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Local

Far-right extremists keep showing up at BLM protests. Are they behind the violence?

 

Recent protests near the Country Club Plaza led to no shortage of talk on social media about who, exactly, was behind violence such as the burning of a Kansas City police car.

“Two of them were the guys on the plaza Friday night who were open carrying and we begged to officers to remove them and they refused,” one woman posted in response to a photo shared in a tweet.

Some questioned whether the men were white supremacists or other far-right extremists who had shown up to commit or incite violence that would then be blamed on the protesters. Or Boogalooers, those who are part of growing and loosely knit movement, many of whose adherents are gearing up for a second Civil War.

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Their slang for the conflict, “Boogaloo,” has morphed into “Big Igloo” and “Big Luau,” prompting supporters to co-opt Hawaiian shirts as their trademark. Their flag, patterned after the U.S. flag, often depicts an igloo and palm tree in place of the stars, one stripe replaced with a floral Hawaiian print and the others sometimes bearing the names of people killed in confrontations with police.

While Kansas City police haven’t made any arrests in the May 30 arson incident and say they haven’t seen direct evidence of extremists trying to disrupt the local protests, that hasn’t been the case in other parts of the country.

Experts say that in many states, far-right extremists, fresh from recruiting at “open states” rallies during the height of the COVID-19 pandemic, continue to inject themselves into the protests, creating a potential powder keg as they mix with Black Lives Matter demonstrators.

What makes the situation so volatile, those monitoring the protests say, is that there are so many agendas at play that it’s hard to tell who’s on what side. In some cases, they say they’re seeing a bizarre alignment between those on the far right, such as militias and the Boogalooers, and Black Lives Matter advocates protesting the death of George Floyd, with anger at police and the government being the common thread.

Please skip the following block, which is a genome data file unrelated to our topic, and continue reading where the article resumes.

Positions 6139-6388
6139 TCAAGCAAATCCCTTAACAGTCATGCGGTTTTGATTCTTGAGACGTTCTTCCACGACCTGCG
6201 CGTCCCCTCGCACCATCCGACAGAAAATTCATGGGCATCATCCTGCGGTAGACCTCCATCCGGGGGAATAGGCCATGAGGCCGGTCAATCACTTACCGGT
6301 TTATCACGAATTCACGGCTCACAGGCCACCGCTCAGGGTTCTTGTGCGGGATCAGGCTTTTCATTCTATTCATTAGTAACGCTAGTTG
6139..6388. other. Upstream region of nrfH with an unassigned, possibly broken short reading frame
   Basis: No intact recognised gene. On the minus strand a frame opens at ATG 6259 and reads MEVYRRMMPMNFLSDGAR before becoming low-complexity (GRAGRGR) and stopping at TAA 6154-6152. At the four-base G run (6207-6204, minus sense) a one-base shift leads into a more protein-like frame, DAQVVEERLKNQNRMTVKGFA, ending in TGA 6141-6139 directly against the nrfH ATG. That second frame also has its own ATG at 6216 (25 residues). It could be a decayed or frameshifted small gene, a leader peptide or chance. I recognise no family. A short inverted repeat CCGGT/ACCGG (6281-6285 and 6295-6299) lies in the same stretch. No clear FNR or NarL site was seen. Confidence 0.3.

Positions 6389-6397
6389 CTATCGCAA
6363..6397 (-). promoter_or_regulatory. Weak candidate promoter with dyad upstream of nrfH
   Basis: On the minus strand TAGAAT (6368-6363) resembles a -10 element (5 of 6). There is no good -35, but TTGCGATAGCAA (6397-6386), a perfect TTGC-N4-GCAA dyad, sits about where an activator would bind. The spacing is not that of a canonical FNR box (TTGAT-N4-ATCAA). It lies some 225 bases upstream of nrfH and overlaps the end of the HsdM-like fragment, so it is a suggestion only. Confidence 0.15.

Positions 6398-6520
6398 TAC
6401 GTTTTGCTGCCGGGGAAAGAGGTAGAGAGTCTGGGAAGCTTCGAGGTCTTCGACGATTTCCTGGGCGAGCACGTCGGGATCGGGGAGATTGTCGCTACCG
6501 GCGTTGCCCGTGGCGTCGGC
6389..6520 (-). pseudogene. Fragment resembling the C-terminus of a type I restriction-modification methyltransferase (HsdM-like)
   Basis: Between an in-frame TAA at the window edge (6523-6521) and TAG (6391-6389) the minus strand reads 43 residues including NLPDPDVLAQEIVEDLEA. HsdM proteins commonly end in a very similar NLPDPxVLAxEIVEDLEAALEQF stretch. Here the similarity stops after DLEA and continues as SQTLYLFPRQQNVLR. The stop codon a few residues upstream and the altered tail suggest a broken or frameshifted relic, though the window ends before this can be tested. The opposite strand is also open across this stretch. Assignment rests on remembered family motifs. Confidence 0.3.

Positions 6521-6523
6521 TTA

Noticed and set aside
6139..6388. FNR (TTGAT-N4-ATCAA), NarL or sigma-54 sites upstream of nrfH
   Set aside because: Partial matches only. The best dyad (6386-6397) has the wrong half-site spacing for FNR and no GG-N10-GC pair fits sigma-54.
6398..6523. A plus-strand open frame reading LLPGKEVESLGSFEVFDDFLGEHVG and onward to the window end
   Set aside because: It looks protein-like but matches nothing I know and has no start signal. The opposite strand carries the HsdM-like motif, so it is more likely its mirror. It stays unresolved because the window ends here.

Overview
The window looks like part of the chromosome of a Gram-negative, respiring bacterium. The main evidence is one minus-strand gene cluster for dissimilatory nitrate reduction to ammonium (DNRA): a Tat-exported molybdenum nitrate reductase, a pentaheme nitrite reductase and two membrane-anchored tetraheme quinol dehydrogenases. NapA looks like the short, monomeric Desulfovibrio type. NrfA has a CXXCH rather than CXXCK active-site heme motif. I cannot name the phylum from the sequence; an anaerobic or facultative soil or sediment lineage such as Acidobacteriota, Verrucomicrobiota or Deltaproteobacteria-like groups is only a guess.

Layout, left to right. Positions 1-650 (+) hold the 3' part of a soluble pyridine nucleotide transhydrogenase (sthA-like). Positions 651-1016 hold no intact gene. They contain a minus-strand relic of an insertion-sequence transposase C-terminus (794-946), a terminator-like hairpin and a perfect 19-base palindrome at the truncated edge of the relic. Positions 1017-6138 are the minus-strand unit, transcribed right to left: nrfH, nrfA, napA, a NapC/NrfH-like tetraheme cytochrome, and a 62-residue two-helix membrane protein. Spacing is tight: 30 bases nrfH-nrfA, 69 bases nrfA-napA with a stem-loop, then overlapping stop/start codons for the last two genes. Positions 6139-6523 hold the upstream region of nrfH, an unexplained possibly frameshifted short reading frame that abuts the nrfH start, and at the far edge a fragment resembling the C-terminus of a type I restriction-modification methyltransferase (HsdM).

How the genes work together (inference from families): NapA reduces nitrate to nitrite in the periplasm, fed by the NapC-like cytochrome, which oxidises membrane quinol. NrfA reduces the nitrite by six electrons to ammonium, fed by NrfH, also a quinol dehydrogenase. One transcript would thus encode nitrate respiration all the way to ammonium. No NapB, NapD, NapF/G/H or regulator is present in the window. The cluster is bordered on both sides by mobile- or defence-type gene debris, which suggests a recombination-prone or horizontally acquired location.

Devin Burghart, president of the Institute for Research and Education on Human Rights, said his organization has found evidence of Boogaloo and other far-right extremist groups at 40 protests related to Floyd’s death, including some in Kansas City and Wichita.

One Boogaloo Facebook page contains photos and videos taken during the May 30 protest on the Plaza that show the chaotic scene after police deployed tear gas. The person managing the Facebook site complained that he and four others had gone to join the protest but were run off by demonstrators. The site has more than 20,000 followers.

“We were essentially forced to leave by one woman and one man with their camera lights in our faces saying we were racist, white supremacist agent provocateurs there to make black people look violent,” the site manager wrote. “I was wearing a Hawaiian shirt and a mask. None of us were open carrying or looking ‘tacticool.’ We were in the crowd, doing the same as the crowd.”

On May 31, he posted a picture of protesters marching near the Plaza, some carrying a Boogaloo flag.

Facebook temporarily restricted the account on June 2, citing activities “that don’t comply with Facebook’s policies.” Once the limits were lifted on June 9, the site manager changed the name of the group to keep it from drawing attention.

Some photos and videos posted on Twitter show a man with a long gun and wearing a green Hawaiian shirt being detained by police during the May 31 protest on the Plaza. And others show protesters surrounding two white men at Mill Creek Park next to the Plaza — one of the men carrying a long gun — and shouting at them to leave.